My wife awakens and joins me. I attempt to explain what’s going on, but things are becoming more chaotic by the second. Sunshine is streaming through the windows. I’m hungry. I go to find food. Before I can, others interrupt me.

The next thing I know, I’m outside of the house in a hilly, bushy terrain, and I’m putting up signs. They’re simple signs, white heavy cardboard on slender pieces of pointed, cut wood. I don’t know what the signs say; they seem to change as I look at them. Sometimes, I find that the signs that I’ve put up have been pulled out of the ground or aren’t there, exasperating the hell out of me. It’s like I’ll never finish.

Meanwhile, I notice that there’s food under bushes and trees — pancakes, wraps, burritos, sandwiches. Debating about whether I should pick them up as garbage, I decide to leave them there for animals to eat. As I continue rushing around, putting up signs, I encounter friends. None of these people is anyone that I know. Some complain that when I’m putting up signs, I’m in their way. They want me to move. I protest, why should I be the one to move? I need to put up these signs. Yes, I’m told, but it’s easier for you to pause, move aside, and let us go on, and then resume. I agree, just to end the stalemate.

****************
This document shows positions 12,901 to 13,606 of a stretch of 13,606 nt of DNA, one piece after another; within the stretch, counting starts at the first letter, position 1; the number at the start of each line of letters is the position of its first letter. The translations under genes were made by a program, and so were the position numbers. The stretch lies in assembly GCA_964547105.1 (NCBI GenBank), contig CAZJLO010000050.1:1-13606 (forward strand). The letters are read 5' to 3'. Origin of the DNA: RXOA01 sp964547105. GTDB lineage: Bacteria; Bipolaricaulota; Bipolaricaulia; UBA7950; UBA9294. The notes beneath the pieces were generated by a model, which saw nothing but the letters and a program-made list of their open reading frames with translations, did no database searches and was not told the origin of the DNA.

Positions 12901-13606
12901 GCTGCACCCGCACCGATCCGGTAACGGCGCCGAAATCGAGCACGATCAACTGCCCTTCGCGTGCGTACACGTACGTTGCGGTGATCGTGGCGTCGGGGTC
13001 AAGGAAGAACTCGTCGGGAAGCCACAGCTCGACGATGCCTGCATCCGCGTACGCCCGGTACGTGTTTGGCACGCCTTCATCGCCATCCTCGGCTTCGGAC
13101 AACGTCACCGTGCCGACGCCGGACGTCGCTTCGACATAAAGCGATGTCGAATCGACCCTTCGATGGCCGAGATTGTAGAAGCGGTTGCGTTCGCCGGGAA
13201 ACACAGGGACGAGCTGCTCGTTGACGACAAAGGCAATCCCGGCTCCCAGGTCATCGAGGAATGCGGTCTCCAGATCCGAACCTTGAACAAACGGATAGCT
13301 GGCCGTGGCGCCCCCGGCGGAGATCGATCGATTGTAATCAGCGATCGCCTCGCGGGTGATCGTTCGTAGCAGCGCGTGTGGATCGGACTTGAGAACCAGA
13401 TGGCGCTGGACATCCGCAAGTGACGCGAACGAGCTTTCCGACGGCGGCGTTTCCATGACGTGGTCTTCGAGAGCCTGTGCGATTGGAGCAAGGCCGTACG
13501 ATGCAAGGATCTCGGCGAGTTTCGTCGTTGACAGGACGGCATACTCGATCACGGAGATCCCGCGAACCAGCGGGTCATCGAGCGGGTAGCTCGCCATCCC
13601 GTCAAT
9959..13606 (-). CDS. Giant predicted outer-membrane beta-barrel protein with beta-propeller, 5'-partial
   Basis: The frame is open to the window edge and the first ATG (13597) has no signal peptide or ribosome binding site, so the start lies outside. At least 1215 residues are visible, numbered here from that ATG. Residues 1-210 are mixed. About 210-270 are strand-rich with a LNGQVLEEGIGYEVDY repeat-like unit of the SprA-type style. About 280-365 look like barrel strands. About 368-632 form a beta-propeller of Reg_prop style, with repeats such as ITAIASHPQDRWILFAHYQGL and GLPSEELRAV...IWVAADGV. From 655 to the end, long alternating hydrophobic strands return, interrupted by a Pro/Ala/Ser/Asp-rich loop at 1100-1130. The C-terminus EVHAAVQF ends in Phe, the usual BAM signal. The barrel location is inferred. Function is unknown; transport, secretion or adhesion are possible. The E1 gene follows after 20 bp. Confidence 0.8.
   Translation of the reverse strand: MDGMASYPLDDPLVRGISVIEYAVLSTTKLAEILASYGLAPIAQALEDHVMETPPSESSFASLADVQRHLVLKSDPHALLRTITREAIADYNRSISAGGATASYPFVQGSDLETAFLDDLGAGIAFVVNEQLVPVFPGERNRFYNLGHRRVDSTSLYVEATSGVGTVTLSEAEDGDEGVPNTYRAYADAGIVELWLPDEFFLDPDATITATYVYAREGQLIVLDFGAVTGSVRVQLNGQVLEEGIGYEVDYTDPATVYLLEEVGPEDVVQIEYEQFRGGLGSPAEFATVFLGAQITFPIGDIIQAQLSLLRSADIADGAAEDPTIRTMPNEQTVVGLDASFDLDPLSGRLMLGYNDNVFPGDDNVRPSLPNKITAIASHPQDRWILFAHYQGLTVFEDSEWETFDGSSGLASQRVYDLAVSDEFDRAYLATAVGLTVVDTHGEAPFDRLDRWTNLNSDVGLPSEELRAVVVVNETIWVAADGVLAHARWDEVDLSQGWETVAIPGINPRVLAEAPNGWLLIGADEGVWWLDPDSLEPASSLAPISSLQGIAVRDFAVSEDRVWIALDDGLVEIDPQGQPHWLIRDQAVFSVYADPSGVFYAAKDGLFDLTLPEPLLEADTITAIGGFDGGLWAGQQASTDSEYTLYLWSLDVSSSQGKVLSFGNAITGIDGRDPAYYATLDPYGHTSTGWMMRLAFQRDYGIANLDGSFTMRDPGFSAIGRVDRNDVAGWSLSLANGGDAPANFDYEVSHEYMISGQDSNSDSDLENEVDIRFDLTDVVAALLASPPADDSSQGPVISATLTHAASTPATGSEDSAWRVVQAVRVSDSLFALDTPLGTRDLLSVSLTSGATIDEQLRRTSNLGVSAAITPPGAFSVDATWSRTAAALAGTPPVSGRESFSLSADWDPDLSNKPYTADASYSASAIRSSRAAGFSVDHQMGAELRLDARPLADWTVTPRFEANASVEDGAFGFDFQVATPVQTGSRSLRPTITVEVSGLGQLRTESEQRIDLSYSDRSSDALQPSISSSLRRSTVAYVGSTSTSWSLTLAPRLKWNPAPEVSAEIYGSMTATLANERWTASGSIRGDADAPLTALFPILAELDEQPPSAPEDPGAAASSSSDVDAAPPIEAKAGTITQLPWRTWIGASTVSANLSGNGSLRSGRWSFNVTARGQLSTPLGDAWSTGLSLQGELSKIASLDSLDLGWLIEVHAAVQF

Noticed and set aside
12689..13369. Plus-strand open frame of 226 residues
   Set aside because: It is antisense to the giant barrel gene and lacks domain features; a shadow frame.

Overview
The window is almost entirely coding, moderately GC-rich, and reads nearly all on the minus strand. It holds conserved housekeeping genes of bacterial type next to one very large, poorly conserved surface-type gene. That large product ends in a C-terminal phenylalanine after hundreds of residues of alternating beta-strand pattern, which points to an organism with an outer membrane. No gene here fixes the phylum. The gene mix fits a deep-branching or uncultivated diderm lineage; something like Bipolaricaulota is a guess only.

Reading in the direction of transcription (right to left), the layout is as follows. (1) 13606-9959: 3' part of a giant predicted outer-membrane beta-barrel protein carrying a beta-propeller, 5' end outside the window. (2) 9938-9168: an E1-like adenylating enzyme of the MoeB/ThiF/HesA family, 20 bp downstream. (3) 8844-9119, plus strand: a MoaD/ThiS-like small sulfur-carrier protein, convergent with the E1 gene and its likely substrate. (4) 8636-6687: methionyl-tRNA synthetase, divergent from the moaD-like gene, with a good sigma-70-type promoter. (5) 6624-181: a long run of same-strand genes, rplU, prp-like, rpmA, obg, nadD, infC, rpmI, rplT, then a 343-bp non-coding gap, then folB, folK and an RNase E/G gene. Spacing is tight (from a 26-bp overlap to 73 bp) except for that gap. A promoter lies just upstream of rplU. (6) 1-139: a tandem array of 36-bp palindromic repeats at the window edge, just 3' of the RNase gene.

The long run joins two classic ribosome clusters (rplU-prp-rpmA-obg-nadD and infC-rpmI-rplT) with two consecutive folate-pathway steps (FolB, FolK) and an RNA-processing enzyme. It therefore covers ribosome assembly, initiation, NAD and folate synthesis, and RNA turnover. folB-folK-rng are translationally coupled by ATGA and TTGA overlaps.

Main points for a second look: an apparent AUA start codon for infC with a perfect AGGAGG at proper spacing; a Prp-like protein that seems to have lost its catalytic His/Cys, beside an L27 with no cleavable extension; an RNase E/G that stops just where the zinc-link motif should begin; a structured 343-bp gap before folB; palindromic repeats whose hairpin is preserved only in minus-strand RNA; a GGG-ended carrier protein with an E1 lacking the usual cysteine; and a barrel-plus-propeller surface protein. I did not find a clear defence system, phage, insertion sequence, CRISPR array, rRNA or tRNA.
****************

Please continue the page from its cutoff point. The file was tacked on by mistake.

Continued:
I notice that the food under the bushes isn’t being touched. I thought birds or animals would’ve tone after it, then shrug it off.